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Posts tagged ‘digested read’

Food Links, 04.05.2011

John Crace digests Gwyneth Paltrow’s Notes from my kitchen table. Read and weep.

Is it cheaper to be a meat-eater, vegetarian, or vegan?

The New York Times argues against increasing efforts to prevent scrutiny of factory farming in the US.

This enterprising chef has written a recipe book about chillies and climate change.

Who should control the world’s seed supply: farmers or the evil empire Monsanto?

I don’t have much time for PETA, and this ad simply confirms my annoyance.

Adults’ height is a reliable indicator of childhood disease, nutrition, and poverty. Height improved all over the world after the middle of the twentieth century – but a recent study suggests that in the past two decades the average height of women in very poor countries has been falling.

The Guardian describes the royal wedding menu.

Food Links, 27.04.2011

New Mexican sheep farmers describe their busiest time of year, Easter.

‘last year, 98 percent of cassava chips exported from Thailand, the world’s largest cassava exporter, went to just one place and almost all for one purpose: to China to make biofuel’ – the New York Times reports on the link between high food prices and the production of biofuels.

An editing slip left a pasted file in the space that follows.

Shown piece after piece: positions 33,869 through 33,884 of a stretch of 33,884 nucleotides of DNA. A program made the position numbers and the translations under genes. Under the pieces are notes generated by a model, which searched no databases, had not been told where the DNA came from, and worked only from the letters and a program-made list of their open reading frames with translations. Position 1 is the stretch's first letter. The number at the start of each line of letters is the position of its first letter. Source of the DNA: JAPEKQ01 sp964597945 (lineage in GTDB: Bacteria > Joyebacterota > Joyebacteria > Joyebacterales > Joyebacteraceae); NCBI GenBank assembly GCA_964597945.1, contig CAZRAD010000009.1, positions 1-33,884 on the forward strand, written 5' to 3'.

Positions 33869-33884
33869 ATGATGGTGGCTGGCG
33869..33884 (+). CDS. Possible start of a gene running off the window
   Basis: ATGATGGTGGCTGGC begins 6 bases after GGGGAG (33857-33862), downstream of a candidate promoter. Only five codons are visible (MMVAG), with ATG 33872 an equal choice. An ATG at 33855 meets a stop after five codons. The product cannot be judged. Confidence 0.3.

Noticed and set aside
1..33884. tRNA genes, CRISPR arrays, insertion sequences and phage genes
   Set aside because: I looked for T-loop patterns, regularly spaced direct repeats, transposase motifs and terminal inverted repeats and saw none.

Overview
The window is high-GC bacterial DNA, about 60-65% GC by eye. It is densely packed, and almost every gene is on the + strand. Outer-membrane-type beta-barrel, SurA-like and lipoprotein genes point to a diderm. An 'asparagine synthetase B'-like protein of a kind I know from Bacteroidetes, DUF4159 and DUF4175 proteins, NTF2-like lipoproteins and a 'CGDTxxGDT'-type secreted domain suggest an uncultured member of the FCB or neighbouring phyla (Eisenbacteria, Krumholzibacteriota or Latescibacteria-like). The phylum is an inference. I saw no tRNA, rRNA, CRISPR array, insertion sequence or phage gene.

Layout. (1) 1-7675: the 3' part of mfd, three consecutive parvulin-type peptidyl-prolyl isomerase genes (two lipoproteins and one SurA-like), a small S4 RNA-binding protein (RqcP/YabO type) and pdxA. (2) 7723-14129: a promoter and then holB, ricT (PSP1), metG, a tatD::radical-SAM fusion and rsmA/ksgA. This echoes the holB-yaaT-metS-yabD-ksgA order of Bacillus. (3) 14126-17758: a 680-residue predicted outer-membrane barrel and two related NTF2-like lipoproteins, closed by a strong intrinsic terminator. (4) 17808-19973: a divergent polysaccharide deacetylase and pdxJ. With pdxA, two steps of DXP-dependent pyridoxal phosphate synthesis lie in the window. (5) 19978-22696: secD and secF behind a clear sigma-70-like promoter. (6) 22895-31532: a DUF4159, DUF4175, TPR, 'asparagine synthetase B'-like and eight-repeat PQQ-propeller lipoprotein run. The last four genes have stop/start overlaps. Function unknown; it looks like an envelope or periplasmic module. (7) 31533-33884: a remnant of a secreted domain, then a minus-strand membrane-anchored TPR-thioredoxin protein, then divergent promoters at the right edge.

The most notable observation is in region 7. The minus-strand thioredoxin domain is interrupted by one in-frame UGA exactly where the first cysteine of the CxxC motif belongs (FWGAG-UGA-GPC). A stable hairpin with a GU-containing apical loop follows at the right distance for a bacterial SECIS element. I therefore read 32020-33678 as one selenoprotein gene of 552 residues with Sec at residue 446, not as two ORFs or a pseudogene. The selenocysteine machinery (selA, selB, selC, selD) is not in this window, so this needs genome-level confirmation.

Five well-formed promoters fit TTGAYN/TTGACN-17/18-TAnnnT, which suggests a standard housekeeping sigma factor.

Check out Rene Redzepi (the chef proprietor of Noma, voted the best restaurant in the world last year) speaking at the TEDxObserver 2011 event. (The link comes courtesy of the lady who writes this blog.) And speaking of Redzepi, John Crace’s digested read of his recipe book is uncannily similar to the original.

Monsanto seems to be playing a role in Iowa’s anti-whistleblowing bill which, if passed, will make access to information about food production even more difficult.

In China, McDonalds becomes surprisingly open about how it sources its chicken. (And, yes, the campaign is called ‘Chickileaks’.)

One of the major obstacles to small-scale farmers in the US (and elsewhere too, I imagine) is the lack of abattoirs.

Arizona – yes, a red state – mulls over a suggestion to tax the obese.

‘Even the simple pleasure of a good bowl of cereal is touched by global policy shifts.’ On how shifts in global food prices and policies impact on what we eat.